There’s so much to celebrate today: My beautiful home state turns 136 today, Michael Phelps has made history with his 19th medal on behalf of America, and Ted Cruz not only won, but schwacked establishment candidate Lt. Governor David Dewhurst by a margin of over 13 percentage points in yesterday’s Texas GOP runoff, sending a clear message that the Constitution is back in business (or will be, come January) in the US Senate.
However, I have to admit, today is a sad dark day for America.
While Youcef Nadarkhani spends his 1024th day in an Iranian prison for the crime of having become a Christian, our Nation took another chip out of the rock of religious liberties as well. Surely we cannot compare the offense to religious freedoms that President Obama’s and Kathleen Sebelius’ mandate that employers abdicate their First Amendment rights (which goes in effect today) to those of Pastor Nadarkhani. But while mayors across the country attempt to deny a business owner his Due Process and First Amendment rights, today calls attention to just how far we’ve come in our Nation.
I actually woke this morning to a fraternity brother’s post on his Facebook page that read:
Btw american women everywhere, congratulations!
Today your insurance plans MUST ‘cover specific preventive health services for women without cost-sharing, such as deductibles, copayments and coinsurance. These services include well-woman visits, breastfeeding support, domestic violence screening, STD screening and contraceptives.’
I caution those who would vote for romney (especially women who would vote for romney) to recognize the implications of a repeal. We would eliminate the gains that have been made today, and will continue to be made by the landmark legislation for the next 5 years.
As offensive as it is to someone like me who’s pro-life to see someone write in literally congratulatory tones about the growth and spread of abortion, this is also symbolic of just how far we’ve come. Even those who disagree with me (and the majority of Americans who are not pro-abortion) should be concerned about this abridgment of religious liberty, just as the chilling effect of the edicts of Menino, Emanuel, and Gray should be a call to every American about the over-reach of government authority on our right to express ourselves.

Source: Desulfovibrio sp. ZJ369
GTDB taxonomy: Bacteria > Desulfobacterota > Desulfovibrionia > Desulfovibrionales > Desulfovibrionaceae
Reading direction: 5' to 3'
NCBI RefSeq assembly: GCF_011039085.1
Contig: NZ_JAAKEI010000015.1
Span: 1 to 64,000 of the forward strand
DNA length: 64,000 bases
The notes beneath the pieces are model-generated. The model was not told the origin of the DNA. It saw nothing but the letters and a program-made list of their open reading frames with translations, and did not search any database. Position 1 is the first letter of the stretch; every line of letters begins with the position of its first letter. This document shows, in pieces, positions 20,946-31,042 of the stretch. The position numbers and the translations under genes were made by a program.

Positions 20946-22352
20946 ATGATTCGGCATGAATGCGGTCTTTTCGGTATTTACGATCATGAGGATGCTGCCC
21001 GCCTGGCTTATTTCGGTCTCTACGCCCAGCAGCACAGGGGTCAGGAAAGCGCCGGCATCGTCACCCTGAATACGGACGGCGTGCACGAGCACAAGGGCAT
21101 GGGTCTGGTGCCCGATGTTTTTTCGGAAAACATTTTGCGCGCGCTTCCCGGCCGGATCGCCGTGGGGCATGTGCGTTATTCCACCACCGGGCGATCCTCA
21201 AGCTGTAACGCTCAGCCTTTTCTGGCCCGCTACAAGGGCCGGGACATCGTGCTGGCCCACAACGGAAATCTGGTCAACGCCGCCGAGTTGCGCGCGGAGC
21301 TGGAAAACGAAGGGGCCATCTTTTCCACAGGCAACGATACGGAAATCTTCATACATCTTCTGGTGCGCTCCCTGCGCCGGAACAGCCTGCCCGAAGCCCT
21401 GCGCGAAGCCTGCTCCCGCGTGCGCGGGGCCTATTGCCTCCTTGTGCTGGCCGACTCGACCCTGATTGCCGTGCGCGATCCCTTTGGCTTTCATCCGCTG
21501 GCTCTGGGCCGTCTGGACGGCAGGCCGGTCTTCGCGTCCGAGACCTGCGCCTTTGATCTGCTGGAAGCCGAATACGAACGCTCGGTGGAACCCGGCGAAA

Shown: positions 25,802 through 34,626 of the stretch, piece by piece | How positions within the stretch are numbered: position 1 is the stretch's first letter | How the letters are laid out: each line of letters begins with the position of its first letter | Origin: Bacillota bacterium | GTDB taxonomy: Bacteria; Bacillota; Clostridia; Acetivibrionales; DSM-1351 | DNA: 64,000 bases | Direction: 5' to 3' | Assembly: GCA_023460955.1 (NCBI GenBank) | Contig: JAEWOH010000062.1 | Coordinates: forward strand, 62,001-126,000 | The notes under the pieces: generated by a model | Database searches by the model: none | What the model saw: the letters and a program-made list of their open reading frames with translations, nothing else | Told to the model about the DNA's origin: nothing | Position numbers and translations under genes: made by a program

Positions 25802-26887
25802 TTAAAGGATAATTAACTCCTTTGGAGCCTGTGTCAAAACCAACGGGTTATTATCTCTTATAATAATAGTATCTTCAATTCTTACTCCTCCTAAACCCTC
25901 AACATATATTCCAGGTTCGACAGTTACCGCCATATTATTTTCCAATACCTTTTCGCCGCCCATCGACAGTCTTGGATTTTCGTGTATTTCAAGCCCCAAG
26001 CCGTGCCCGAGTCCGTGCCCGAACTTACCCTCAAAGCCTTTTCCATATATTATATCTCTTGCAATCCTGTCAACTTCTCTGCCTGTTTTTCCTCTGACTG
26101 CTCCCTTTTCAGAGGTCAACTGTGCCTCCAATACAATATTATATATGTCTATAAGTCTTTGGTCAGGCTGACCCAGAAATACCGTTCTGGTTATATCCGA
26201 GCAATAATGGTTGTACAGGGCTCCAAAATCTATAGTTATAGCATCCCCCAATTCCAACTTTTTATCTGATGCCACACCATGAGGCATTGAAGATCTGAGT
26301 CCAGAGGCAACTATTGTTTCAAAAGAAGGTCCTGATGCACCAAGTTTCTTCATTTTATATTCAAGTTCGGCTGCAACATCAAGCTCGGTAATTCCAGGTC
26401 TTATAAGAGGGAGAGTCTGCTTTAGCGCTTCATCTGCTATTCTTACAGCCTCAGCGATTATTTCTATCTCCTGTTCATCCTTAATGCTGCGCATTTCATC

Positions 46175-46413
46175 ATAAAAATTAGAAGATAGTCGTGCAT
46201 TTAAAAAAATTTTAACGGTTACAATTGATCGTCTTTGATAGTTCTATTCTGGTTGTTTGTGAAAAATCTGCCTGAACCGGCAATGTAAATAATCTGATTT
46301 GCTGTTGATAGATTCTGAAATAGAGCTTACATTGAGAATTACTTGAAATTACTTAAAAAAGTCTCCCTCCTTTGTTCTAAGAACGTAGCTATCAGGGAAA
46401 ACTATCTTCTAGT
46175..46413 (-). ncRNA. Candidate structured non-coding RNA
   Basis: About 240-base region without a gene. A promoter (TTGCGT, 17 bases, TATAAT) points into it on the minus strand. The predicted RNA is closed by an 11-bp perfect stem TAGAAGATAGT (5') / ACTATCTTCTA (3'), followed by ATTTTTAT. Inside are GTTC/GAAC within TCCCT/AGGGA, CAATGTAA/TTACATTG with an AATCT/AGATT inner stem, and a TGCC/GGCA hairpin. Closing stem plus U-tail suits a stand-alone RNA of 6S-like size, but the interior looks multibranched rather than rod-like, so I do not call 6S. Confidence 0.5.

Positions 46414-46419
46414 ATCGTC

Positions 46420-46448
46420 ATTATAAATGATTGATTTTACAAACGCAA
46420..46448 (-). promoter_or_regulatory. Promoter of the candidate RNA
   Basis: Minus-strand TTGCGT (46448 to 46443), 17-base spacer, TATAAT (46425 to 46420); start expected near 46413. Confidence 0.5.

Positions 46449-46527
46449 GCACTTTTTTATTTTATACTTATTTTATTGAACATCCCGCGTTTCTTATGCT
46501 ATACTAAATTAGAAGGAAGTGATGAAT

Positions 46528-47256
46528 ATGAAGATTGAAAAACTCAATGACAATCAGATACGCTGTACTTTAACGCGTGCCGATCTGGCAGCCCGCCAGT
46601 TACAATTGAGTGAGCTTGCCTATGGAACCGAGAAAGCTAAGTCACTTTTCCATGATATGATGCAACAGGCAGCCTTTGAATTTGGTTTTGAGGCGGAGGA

Let me say something controversial: The First Amendment isn’t absolute. I’d like to think it is, but I can surely grant that plaintiffs should be able to recover damages against someone guilty of libel or slander. Likewise, if your religion calls for sacrificing virgins or tossing live chickens from the Empire State Building, it’s within the government’s authority to restrict your free exercise in the name of public safety and good order.
We can all debate the degree to which religious freedom at times needs be subordinated to the good of the “General Welfare”. But we must be honest about it. When it comes to the HHS mandate, all must see this as an infringement on religious liberty. We can disagree about whether this rises to the level about which we should be concerned, but if we don’t recognize this for what it is, we cannot actually even have a discussion. But as my partner (who, thank God, is my rock) mentioned to me this morning in an attempt to settle me, some people don’t see this as a subordination of religious liberty in the first place.
Here are the facts: As of today, business owners will be forced by the government of the United States of America to violate the teachings of their church or face ruinous fines. As dramatic as I make it sound, that’s the fact. Argue, if you will, that the sacrifice is worth the benefit, but you can’t say this isn’t the case. (And no, the “accommodation” isn’t.)
And make no mistake: An abridgment of one’s liberty is an abridgment of the liberties of all of us. Those like my fraternity brother who are so enamored with the false sense of security promised by a nanny state Leviathan will do well to remember admonitions about the slippery slope and after whom the Machine may come next.
After all, if we’re to believe the horror stories those on the Left have somehow fabricated about what a Romney presidency (coupled with a Republican House and Senate) might be like, what’s to keep HHS Secretary Tom Coburn* from deciding that corrective homosexual deprogramming should be part of the offerings without co-pay in every comprehensive health insurance policy?
The point is that government shouldn’t be making these decisions in the first place. One of the president’s key criticisms of the health care system (and by extension an argument for the importance of passing his ill-conceived monstrosity) was the interference of those who aren’t your doctor (your insurance company, your boss) in the decision-making process regarding your health. How is allowing the federal government, of all institutions, into that equation the answer? I suppose it makes perfect sense to those who see all solutions emanating from there…
-Nick (ColoradoPatriot, from HHQ)
*Or Ron Paul, or Rand Paul, or John Brasso, or (gasp!) Bill Frist…whew, there certainly are a lot of Republican physician-politicians, no? Someone please remind me Secretary Sebelius’ qualifications for making these decisions?